But then smartphones were introduced. And these came with SSDs rather than spinning discs. This meant that they were faster, quieter and much more worthy of a hug. But it also meant that their storage capacity was limited. And it meant compromise. You were (I was) unable to store your entire music collection on your portable device. So you had to pick and choose.

Even today, over eleven years after the first iPod came out, my Google Nexus packs a rather paltry 16Gb of storage. But that storage is for everything. Currently, about 5.5Gb of it is used for apps, photos and data other than music. A further 2.3Gb I am unable to access (the Android OS, I expect). Leaving just over 8Gb for music, if I so choose. Not enough for my entire music collection.

Over the years, I’ve upgraded laptops a few times, and music has been lost along the way. I’ve restored partial music collections from iPods. DRM-ed music confuses the hell out of me, and I’ve slowly grown to loathe everything that iTunes is about. It could have been so wonderful. But instead it contributed significantly to fragmenting my music collection. (Every time I’ve upgraded my laptop, I’ve struggled long and hard about how to move my music across.)

Now I’ve often thought about buying a NAS. But I don’t really have a N to speak of to which I can A the S. And they sound that bit too scary. So I haven’t.

But then along came Google Music.

Overnight on 22 November, and throughout most of 23 November, my old laptop’s internal fan was in overdrive as the laptop was resurrected to upload 4,705 songs from its music library into the Google Play Music cloud. It was working. And I felt huge relief and excitement. (There are about 400 tracks thereon that won’t upload, but I’m not quite sure why. It may be something to do with DRM. They’re probably those ones with the funny icon next to them in iTunes, an icon that I don’t comprehend and that has no hover text.)

And now it’s there, it’s lovely. I can play it direct from the Chrome browser. No need for installs. Just lovely. Some of the metadata has been maintained from iTunes, including number of plays. (Sadly, the five-star iTunes rating has been replaced with one with only three levels: thumbs up, nothing or thumbs down.)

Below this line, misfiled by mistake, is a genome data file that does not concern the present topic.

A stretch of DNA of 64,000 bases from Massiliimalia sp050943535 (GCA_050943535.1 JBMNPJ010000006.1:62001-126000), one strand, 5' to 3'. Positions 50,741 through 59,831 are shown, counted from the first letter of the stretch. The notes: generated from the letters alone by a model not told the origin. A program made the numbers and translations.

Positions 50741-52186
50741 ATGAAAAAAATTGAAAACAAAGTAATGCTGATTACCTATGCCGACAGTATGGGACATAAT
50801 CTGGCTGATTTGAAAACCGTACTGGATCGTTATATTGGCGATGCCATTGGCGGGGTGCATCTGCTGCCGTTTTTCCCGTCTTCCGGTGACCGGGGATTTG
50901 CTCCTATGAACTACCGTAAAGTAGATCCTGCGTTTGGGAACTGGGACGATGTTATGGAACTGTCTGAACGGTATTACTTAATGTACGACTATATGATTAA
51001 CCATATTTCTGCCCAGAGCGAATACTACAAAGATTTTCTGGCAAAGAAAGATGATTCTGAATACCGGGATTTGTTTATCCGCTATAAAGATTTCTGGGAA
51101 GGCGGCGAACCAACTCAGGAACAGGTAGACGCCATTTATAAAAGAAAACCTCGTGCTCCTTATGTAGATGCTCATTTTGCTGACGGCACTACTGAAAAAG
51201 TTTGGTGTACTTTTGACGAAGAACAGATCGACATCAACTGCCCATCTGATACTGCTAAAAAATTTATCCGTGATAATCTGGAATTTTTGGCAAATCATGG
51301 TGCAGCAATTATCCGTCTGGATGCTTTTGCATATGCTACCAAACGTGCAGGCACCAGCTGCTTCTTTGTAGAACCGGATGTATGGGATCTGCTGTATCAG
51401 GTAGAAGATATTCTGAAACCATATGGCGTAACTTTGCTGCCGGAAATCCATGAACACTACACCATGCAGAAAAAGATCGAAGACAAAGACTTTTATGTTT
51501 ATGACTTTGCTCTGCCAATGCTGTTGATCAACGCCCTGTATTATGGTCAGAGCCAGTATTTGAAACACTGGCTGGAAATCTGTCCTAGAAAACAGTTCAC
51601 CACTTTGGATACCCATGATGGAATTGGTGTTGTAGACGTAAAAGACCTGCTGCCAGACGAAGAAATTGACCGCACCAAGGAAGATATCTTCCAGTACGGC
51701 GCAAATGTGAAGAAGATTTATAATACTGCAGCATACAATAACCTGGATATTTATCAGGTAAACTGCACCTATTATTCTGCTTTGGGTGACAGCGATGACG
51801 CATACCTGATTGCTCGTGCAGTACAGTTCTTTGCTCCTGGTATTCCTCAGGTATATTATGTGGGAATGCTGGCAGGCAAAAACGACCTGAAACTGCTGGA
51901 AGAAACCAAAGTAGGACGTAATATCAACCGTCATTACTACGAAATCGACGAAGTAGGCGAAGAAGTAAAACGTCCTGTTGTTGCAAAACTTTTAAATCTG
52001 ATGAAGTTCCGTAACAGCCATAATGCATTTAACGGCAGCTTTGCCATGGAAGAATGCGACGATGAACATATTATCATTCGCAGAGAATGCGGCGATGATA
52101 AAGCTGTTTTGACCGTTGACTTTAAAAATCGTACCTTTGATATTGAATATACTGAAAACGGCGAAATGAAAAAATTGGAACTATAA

And while all of the music can be streamed from the Android app on my phone (which over 3G might rack up some big bills), I can also highlight specific music that I want to store locally. And that music has been downloaded to the Nexus to use up some of my spare disk space until such time that available phone storage exceeds music collection.

The only thing I’d like now is the ability to stream to my Sonos player. I’m expecting that’s on its way.

In the meantime, I’m happy. Happy that I again have a definitive music collection, one that is not tied to a device for the first time since I collected CDs.

Grammatical standards in ebooks

I am a big fan of my Kindle. I’ve read countless ebooks over the last two years since buying it. Not literally – I guess I could count them. I just choose not to. (This despite writing a rather damning post upon their introduction back in 2007.)

But I’ve noticed that in publishing ebooks, authors seem to be bypassing an important step that was rarely bypassed in the production of the printed book: proofreading.

I’ve read quite a few works of fiction over the last few months. And every single one falls short of the mark. There are words in the wrong order, words that are missing completely, hyphens in place of en dashes, British spellings creeping into an otherwise American style guide, and countless (more literally) other niggling gripes. Sometimes I’ve seen three or four errors on a single page, which given that Kindle pages are less text-heavy than standard book pages, is rather unsettling.

(For the grammar stalwarts among you, a recent book I read started all parenthetical clauses with an en dash but finished them with a hyphen – frustrating in the extreme.)

As well as making publishing more accessible to the masses, the Kindle has lowered the standards needed for a work to be published. And future generations will note the sudden drop in standards that electronic book publishing brought about.

A crying shame. But a trend that will continue, I fear.